Following the successful suppression of the 1211 MacWilliam rebellion, the Comyns continued to expand their influence and land holdings. William Earl of Buchan, played an increasingly important part on the national scene,
witnessing charters from places as widespread as the north of England, and Fyvie, in his own heartland. He also played a key role in the coronation of Alexander II at Scone, in 1214 following the death of his father. Although the Comyns held lands throughout Scotland and England, William began to consolidate their power in the North East, and under his patronage Deer Abbey was founded in 1219.
The Abbey of Deer *
This consolidation an expansion continued in a relatively peaceful fashion until 1229 when another MacWilliam rebellion erupted out of Moray.
Alexander II, having failed to suppress the rebellion in person, again appointed William, the Warden of Moray, with the authority and resources to “get the job done”. The Comyns duly complied, and the heads of Gulleasbuig and his sons were delivered to the King, who in gratitude conferred the Lordship of Badenoch on William’s son Walter. The royal “enforcers” now directly controlled a swath of land across the breadth of northern Scotland, in the shape of the Lordships of Lochaber, Badenoch, and the Earldom of Buchan. This effectively stabilized the north for the crown and ended the MacWilliam threat for good.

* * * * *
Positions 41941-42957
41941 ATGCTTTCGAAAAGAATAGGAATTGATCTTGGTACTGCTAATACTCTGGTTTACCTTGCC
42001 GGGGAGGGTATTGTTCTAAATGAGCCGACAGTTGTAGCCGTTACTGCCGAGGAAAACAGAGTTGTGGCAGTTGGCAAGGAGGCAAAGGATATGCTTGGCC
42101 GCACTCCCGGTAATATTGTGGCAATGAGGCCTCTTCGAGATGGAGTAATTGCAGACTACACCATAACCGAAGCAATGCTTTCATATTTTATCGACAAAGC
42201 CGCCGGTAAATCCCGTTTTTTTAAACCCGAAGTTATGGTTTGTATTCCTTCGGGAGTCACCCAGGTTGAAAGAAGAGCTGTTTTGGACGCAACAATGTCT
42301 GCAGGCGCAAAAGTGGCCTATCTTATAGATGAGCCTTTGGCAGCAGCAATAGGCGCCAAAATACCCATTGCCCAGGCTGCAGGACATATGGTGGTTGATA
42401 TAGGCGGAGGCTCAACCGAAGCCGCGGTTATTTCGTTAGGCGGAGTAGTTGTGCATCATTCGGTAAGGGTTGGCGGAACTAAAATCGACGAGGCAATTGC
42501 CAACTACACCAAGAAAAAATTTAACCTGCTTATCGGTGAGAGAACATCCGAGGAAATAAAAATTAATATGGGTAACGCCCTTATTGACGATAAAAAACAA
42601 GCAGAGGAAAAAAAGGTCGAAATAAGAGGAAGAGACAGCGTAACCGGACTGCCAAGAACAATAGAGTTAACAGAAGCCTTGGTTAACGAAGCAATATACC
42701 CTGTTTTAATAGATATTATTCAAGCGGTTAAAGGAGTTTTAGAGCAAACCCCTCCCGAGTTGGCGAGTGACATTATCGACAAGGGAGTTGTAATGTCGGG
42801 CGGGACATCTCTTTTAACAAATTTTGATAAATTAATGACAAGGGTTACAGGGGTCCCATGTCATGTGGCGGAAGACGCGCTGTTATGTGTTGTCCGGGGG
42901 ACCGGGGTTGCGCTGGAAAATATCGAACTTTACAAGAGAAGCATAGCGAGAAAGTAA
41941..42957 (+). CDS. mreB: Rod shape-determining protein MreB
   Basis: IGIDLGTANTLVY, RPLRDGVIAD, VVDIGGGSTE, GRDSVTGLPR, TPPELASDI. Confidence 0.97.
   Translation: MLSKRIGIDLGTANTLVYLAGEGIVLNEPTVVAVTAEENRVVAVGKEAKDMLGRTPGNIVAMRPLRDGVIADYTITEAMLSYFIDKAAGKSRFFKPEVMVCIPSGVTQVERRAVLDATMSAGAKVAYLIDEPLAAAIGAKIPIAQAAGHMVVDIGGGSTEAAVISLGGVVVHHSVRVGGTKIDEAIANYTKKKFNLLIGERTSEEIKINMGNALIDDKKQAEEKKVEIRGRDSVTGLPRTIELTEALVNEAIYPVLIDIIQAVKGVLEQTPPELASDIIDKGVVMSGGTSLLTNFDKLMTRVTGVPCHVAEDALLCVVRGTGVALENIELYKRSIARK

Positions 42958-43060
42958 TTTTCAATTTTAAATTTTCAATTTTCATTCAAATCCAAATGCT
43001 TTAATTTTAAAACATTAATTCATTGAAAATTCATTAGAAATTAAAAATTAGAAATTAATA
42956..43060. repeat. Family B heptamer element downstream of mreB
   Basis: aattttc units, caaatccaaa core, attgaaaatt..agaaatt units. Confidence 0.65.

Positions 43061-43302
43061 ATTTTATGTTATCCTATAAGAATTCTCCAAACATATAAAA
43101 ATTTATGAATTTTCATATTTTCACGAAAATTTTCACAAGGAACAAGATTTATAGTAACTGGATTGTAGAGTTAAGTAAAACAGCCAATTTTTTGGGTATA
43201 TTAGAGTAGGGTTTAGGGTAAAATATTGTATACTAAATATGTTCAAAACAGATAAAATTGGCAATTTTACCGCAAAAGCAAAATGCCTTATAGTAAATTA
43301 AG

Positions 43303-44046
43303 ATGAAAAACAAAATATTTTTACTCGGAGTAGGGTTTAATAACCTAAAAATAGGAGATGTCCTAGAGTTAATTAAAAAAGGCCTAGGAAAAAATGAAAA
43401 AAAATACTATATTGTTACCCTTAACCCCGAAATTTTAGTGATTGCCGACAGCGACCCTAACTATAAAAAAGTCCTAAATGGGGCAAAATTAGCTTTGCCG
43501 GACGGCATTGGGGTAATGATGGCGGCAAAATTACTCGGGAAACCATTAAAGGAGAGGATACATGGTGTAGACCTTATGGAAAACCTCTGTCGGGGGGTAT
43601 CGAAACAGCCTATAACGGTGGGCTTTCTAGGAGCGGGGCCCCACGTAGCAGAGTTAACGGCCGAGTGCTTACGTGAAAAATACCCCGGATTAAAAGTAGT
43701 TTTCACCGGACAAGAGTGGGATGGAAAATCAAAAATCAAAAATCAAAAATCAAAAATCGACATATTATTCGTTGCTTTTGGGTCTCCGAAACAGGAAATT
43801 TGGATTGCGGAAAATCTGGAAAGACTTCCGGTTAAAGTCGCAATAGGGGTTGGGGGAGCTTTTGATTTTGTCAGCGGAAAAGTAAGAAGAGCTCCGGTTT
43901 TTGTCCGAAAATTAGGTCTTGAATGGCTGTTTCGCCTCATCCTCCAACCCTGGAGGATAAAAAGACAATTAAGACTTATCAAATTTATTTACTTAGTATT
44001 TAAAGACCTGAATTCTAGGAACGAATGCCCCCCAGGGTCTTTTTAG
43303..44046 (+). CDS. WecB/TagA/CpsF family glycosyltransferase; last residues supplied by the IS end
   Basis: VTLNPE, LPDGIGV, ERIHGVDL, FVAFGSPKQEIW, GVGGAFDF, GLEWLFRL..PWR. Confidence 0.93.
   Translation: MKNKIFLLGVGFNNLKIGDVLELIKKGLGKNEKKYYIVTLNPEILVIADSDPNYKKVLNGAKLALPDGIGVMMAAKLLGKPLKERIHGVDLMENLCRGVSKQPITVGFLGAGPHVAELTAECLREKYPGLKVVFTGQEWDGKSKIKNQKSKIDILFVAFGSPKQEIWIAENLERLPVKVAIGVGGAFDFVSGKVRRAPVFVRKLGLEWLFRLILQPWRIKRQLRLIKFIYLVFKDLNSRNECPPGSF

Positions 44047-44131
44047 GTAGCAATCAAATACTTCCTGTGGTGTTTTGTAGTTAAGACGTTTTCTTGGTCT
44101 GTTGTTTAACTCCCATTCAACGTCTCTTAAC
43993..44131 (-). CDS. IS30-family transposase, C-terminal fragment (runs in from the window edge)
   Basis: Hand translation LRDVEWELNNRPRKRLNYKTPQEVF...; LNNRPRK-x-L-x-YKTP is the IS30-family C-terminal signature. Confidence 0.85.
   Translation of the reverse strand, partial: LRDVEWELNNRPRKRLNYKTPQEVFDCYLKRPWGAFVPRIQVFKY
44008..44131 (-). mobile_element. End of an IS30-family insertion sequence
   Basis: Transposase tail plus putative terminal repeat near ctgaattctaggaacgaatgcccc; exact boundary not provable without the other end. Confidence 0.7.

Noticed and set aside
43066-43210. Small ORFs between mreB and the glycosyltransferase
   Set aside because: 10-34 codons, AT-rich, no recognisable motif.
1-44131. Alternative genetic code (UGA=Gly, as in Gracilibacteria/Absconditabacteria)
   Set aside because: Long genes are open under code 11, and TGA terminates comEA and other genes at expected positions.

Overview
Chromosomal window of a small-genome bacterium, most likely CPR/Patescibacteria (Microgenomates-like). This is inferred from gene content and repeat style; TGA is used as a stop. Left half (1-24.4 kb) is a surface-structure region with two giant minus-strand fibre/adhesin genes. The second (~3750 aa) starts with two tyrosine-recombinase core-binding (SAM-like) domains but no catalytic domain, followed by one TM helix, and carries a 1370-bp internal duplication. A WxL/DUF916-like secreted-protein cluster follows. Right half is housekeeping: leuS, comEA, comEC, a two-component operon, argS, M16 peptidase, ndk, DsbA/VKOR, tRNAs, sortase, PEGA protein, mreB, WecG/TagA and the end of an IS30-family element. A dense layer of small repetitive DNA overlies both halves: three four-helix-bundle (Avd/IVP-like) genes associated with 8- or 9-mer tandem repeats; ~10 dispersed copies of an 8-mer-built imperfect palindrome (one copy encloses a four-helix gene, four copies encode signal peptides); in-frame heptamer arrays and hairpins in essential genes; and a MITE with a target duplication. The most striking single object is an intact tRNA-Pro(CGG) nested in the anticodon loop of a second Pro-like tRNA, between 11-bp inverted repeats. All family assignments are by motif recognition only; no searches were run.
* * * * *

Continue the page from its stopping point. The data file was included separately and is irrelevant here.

So as another generation prepared to “assume the mantel”, they had the benefit of the huge support structure, created by Richard and William, based on, landholding, ties of marriage, and a large following of allied families, all of which made-up the formidable Comyn Party.
Source: Alan Young (The Comyns)
But things would not always go smoothly, because there were other “new men”, who also wanted a share of the Scottish pie.* For exact location of Deer Abbey follow this Geograph link: